• Individuals who recognized and actively used boundaries to build strategic advantage and  institutional capacity, capitalizing on their knowledge of territories on either side of the boundaries that they encountered. They were likely to display negotiating and political skills, and also likely to interact with the external environment. These were categorized as cross-boundary professionals and, as in the case of bounded professionals, boundaries were a defining mechanism for them

  • Individuals who displayed a disregard for boundaries, focusing on broadly-based projects across the university such as widening participation and student transitions, and on the development of their institutions for the future. These people undertook work that might be described as institutional research and development, drawing on external experience and contacts, and were as likely to see their futures outside higher education as within the sector. They were categorized as unbounded professionals

  • A fourth category, of blended professionalswho were being recruited to dedicated appointments that spanned both professional and academic domains… worked in areas such as regional partnership, learning support, outreach and offshore provision, and were likely to have mixed backgrounds and portfolios. (P382-384)

Whitchurch’s primary emphasis was on the first three categories, only expanding to define the fourth in her second round of interviews with professionals outside the UK. This is probably the area of greater interest to me and I’ll investigate further to see whether she returned to this in subsequent research.

There is still a lot of material in the Bounded / Cross-boundary / Unbounded categories of note though.

Whitchurch Higher Education workforce map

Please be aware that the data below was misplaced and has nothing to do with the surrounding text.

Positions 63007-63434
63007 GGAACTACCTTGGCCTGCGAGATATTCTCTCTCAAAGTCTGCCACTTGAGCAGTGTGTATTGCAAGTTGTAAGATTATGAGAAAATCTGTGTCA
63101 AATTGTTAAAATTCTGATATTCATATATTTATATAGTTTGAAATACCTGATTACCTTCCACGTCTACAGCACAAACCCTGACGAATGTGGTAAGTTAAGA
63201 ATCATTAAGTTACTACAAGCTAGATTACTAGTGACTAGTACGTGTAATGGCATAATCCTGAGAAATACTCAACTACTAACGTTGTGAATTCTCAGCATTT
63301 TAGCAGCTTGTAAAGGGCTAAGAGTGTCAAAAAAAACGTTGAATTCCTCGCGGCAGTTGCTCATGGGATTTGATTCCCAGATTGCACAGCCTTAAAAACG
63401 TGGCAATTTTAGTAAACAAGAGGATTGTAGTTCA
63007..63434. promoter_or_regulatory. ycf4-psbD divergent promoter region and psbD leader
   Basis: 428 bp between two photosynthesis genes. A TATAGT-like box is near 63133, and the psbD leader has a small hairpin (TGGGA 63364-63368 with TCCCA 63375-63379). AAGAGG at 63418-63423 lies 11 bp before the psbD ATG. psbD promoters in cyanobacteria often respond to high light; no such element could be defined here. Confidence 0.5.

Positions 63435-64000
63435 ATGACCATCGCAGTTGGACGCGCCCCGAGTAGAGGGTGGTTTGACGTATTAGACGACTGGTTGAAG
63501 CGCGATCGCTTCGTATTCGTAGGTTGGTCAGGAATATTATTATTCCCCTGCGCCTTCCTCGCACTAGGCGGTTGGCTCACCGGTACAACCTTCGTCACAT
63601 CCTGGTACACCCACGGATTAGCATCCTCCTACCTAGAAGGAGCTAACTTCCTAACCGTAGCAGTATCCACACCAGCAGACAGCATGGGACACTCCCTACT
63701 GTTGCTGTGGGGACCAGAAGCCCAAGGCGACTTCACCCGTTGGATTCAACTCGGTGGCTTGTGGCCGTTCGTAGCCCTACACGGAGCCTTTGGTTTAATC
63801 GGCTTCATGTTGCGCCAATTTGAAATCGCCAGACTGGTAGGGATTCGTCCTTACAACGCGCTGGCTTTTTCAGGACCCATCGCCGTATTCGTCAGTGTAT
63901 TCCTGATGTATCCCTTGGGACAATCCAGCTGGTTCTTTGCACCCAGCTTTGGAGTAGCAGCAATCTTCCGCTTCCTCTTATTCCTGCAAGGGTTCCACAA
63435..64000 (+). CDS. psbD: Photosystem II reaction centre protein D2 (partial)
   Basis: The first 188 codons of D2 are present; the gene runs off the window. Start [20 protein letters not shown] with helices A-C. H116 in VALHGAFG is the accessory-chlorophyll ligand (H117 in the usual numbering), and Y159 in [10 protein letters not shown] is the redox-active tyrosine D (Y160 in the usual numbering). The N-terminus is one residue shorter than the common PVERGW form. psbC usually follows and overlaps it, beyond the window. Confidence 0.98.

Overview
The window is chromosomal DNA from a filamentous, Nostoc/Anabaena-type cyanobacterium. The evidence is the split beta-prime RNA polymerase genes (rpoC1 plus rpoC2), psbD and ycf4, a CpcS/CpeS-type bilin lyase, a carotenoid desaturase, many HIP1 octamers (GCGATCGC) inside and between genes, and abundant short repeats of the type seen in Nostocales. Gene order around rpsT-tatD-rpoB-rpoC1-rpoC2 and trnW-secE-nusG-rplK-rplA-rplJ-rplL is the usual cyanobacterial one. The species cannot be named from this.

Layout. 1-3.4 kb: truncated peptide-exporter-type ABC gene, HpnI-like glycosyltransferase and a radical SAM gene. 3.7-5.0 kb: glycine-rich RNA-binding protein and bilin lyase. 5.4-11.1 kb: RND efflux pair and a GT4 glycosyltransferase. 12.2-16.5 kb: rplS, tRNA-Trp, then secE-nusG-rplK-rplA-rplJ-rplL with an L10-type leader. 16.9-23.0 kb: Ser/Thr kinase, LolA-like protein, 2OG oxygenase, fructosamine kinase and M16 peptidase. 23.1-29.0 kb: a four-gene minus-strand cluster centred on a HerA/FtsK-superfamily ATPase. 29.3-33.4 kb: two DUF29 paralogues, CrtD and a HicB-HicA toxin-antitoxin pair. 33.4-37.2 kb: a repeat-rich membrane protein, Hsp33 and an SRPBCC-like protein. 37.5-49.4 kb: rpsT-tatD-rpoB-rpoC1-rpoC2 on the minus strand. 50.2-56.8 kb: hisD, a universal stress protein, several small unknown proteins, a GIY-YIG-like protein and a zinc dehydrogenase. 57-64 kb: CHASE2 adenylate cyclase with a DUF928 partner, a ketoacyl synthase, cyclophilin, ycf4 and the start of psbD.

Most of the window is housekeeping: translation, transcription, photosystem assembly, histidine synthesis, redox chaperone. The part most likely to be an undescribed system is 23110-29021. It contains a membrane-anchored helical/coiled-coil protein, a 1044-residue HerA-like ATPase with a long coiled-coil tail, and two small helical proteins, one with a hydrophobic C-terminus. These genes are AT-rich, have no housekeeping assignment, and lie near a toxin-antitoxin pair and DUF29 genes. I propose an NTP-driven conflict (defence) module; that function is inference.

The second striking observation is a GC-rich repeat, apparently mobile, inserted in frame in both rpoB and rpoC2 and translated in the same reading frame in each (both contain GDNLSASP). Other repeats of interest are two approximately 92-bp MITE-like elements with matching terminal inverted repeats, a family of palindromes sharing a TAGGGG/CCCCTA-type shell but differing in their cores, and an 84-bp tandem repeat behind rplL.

This diagram maps out current academic and professional domains in the Higher Ed workplace and proposes a location for the Third Space. It also showcases where on the spectrum the various types of professional staff might sit.

Whitchurch goes on to say that

a number of respondents used organic imagery to describe this process of joint working, seeing the building of communicative relationships and networks as more significance than the observance of organisational boundaries, so much so that third space work may occur in spite of, rather than because of, formal structures (P.386)

As I mentioned at the start, the absence of Education Support People in this paper means that much of the management content is lost on me but I still took away a couple more key ideas.

She points out that it is essential for Third Space professionals to find a common language that speaks to both academics and other professional staff. This ties in some ways to the importance of building credibility, which tends not to come from position but from successful projects completed with academics. This suggests to me that there is still something of a cultural divide between academics and professional staff but given that I’m far more likely to judge someone based on their actions than their words or title, I can understand it. It does make me wonder how seriously academics take the titles/positions of their peers when it comes to credibility and this may well be a path for further investigation.

Given that Whitchurch appears to come from a management / HR perspective in her other research, it shouldn’t surprise me that she seems relatively unconcerned about the job security of third space professional staff but it is still disappointing. The undertone is that TSPs can be more effective in a flexible, short term contract/project based role and that this should be taken advantage of to benefit the university. Which, sure, fair enough but what happens to them after the project seems of little interest. The fact that projects often need to be maintained and don’t simply end also doesn’t seem to be on the radar.

Nonetheless, thinking more about the value that professional staff can bring to a university and looking for ways to support their work is a positive first step.